Two students from the College of Arts and Social Sciences were awarded University Medals for outstanding work on their honours theses last year. Stephanie Wright won the award for her history thesis, and Virginia Dawson for her work in linguistics. Read their stories below.
Stephanie came to ANU to embark on the Bachelor of Philosophy (Honours) (PhB) program after initially starting her academic career at the University of Melbourne.
"I really enjoyed the PhB program at ANU - it's so flexible and gave me a unique opportunity to pursue my own research interests. It's more autonomous than any other undergraduate degree I found offered in Australia," says Stephanie.
Her thesis, From 'Mahometan Tyranny' to 'Oriental Despotism': The Secularisation of Islam in French Political Thought, 1610-1798, investigates representations of Islam in France during this period, analysing the ways in which images of Islam both reflected and helped to shape processes of political secularisation in France.
"I developed an interest in Islam, particularly questions of identity, while on a trip to Jordan, Isreal, Palestine," says Stephanie.
"My thesis was a way to combine my experience in history with my new interest in Islam." She came up with the idea while on a subsequent trip to University of California, Berkeley.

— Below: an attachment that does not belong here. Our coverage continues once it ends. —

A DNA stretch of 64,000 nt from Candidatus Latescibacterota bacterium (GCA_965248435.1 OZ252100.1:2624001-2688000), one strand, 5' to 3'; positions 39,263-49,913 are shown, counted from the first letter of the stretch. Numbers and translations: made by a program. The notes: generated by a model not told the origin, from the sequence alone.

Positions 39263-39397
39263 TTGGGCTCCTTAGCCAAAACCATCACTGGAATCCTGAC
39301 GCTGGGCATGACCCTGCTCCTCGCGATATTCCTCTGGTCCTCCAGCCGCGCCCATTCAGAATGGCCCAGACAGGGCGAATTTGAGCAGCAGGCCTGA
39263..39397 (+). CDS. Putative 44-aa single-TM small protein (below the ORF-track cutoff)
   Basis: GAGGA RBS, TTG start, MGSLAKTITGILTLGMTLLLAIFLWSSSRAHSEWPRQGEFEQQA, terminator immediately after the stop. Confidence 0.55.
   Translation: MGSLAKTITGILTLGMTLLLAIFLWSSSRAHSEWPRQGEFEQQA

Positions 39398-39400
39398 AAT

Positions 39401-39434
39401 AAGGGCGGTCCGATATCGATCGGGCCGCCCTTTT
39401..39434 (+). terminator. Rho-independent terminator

Stephanie started her PhD in Islamic Studies at the University of California, Santa Barbara in September this year.
Virginia, who completed her Bachelor of Arts with majors in linguistics and Spanish, spent four months on fieldwork in India for her honours thesis, Differential Argument Realisation in Tiwa. It looks at grammatical structure in the language to see how it fits with existing theories of linguistics and how language works.
Few studies exist on Tiwa, a language spoken by a small village in Northeast India. For her research, Virginia lived with locals to learn the language and collect their stories.
This was Virginia's first time doing in-country fieldwork: "I wanted to travel, so doing fieldwork was a great option," she says.
"There were a couple of other people from ANU travelling to that area too, so it was great to have that support and people in the area to catch up with from time to time."
Virginia is currently working on a linguistics project at the ANU College of Asia and the Pacific and is looking into PhD programs. "I love doing research, so I just want to keep doing that," she says.
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